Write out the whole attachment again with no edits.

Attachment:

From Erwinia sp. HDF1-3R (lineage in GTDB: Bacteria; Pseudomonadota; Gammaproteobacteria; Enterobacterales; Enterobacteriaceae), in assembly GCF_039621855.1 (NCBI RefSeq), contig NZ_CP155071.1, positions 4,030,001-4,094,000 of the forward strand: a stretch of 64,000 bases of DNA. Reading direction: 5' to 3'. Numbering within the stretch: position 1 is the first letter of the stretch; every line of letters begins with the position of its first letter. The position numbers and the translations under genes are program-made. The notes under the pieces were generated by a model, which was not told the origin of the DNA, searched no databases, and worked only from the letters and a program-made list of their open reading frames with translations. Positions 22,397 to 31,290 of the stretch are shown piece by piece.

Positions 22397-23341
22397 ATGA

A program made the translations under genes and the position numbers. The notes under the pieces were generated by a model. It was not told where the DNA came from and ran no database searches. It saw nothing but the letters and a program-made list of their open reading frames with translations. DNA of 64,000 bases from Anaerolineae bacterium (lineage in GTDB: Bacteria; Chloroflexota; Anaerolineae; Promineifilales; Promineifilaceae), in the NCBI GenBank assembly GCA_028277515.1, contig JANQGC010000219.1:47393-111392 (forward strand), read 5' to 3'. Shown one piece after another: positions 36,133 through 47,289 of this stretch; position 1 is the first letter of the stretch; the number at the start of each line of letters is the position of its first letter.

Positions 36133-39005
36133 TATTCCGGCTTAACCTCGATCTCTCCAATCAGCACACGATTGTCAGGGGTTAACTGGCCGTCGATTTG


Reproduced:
From Erwinia sp. HDF1-3R (lineage in GTDB: Bacteria; Pseudomonadota; Gammaproteobacteria; Enterobacterales; Enterobacteriaceae), in assembly GCF_039621855.1 (NCBI RefSeq), contig NZ_CP155071.1, positions 4,030,001-4,094,000 of the forward strand: a stretch of 64,000 bases of DNA. Reading direction: 5' to 3'. Numbering within the stretch: position 1 is the first letter of the stretch; every line of letters begins with the position of its first letter. The position numbers and the translations under genes are program-made. The notes under the pieces were generated by a model, which was not told the origin of the DNA, searched no databases, and worked only from the letters and a program-made list of their open reading frames with translations. Positions 22,397 to 31,290 of the stretch are shown piece by piece.

Positions 22397-23341
22397 ATGA

A program made the translations under genes and the position numbers. The notes under the pieces were generated by a model. It was not told where the DNA came from and ran no database searches. It saw nothing but the letters and a program-made list of their open reading frames with translations. DNA of 64,000 bases from Anaerolineae bacterium (lineage in GTDB: Bacteria; Chloroflexota; Anaerolineae; Promineifilales; Promineifilaceae), in the NCBI GenBank assembly GCA_028277515.1, contig JANQGC010000219.1:47393-111392 (forward strand), read 5' to 3'. Shown one piece after another: positions 36,133 through 47,289 of this stretch; position 1 is the first letter of the stretch; the number at the start of each line of letters is the position of its first letter.

Positions 36133-39005
36133 TATTCCGGCTTAACCTCGATCTCTCCAATCAGCACACGATTGTCAGGGGTTAACTGGCCGTCGATTTG